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Giant glass biodomes could help revive endangered species

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A green, tree-lined valley in Yeongyang-gun, South Korea could soon be turned from a picturesque slice of nature into a scene out of a sci-fi film, complete with giant glass domes encapsulating the landscape. Despite disrupting nature in the short term, the plan is actually a national research and conservation effort, and architect and engineering firm Samoo recently unveiled its winning designs for the project, the National Research Center for Endangered Species, to be built there.

Most eye catching are the giant glass biodomes that will be build along the hillside. According to FastCo Exist, these closed-off ecosystems will be used to breed and raise endangered birds before releasing them back into the wild. The domes' looming height is apparently a necessity to allow the birds to adapt. Another group of buildings will reportedly focus on breeding and studying other endangered species, including certain fish, frogs, tortoises, foxes, and deer.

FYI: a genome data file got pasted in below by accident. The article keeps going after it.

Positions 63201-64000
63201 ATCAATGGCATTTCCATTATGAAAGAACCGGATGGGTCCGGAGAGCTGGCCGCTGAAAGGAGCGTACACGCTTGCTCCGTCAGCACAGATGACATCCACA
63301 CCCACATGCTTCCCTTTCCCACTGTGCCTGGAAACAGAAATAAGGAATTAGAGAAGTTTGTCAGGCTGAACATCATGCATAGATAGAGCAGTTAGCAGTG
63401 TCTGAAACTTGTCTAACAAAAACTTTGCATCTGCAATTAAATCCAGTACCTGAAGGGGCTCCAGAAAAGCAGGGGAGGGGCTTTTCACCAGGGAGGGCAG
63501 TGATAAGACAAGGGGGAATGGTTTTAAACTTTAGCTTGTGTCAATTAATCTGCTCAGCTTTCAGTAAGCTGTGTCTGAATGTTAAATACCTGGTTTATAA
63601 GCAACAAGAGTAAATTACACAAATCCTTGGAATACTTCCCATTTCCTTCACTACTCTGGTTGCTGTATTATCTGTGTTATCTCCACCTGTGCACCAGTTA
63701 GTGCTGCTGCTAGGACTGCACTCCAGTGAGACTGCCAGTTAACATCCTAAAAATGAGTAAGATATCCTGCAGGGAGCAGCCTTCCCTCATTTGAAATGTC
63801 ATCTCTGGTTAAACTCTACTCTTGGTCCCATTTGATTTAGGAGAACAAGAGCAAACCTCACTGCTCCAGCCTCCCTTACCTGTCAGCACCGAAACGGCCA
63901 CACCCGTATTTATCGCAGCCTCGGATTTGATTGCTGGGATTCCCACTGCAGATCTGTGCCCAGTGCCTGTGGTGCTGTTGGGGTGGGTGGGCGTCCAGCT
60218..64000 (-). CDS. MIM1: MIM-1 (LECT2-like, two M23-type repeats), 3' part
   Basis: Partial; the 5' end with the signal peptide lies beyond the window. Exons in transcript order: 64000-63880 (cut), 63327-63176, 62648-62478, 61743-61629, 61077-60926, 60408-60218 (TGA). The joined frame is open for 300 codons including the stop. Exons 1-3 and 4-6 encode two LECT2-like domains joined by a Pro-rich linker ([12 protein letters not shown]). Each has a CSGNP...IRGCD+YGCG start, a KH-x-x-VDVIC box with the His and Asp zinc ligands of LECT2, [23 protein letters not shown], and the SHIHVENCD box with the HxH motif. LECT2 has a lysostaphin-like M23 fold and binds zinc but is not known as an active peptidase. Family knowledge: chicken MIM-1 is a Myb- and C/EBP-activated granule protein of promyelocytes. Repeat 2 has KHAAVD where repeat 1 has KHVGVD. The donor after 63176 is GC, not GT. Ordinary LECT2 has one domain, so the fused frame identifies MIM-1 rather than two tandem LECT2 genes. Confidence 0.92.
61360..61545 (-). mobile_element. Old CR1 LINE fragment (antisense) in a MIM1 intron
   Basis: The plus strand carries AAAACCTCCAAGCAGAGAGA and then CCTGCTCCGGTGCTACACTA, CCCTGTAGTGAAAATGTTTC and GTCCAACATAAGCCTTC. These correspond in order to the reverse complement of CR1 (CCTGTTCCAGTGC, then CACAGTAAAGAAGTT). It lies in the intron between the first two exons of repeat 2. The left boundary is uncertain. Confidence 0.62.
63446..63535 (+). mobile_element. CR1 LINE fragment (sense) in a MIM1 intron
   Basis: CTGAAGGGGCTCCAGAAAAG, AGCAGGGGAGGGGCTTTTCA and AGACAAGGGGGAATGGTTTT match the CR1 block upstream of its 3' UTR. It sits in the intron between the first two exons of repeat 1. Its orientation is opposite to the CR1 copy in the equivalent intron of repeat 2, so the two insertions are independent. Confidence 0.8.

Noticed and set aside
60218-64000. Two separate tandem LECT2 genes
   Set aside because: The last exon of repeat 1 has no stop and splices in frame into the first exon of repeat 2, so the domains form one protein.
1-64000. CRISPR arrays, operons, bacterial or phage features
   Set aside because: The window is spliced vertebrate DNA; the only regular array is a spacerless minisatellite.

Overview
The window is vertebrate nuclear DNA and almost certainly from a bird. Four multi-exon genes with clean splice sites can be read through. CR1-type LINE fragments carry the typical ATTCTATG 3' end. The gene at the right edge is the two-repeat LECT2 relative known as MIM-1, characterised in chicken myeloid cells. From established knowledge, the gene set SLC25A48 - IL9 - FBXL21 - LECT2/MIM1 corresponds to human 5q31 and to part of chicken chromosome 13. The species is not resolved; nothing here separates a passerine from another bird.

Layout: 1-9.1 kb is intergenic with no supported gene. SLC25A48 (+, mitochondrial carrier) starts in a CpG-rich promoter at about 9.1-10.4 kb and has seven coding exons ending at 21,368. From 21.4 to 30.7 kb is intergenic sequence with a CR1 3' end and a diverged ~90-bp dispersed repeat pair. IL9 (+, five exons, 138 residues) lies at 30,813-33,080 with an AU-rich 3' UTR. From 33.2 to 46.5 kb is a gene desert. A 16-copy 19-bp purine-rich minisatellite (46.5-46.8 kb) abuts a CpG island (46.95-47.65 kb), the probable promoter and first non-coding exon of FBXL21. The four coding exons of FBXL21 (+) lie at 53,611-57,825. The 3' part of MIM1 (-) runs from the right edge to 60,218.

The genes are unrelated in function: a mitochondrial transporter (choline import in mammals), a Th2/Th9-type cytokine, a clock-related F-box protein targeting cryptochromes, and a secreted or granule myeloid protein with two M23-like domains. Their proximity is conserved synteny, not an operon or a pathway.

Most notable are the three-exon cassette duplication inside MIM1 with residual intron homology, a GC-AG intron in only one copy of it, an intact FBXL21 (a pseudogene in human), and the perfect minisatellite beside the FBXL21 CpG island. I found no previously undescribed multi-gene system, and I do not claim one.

Beyond that, World Architecture News reports that there will be two additional regions of the center. One will hold a visitor's center and administrative offices, and the other will have guesthouses for select visitors and researchers. The center will also allow for the study of rare plants.

While a design this ambitious may seem like it could never leave the concept stage, there's good reason to believe Samoo will follow through: in collaboration with another design firm, it recently saw through the construction of another ambitious conservation project in South Korea — the snaking National Ecology Center. According to FastCo Exist, construction on the National Research Center for Endangered Species will start in December for an intended opening in 2016.

Samoo National Research Center for Endangered Species renders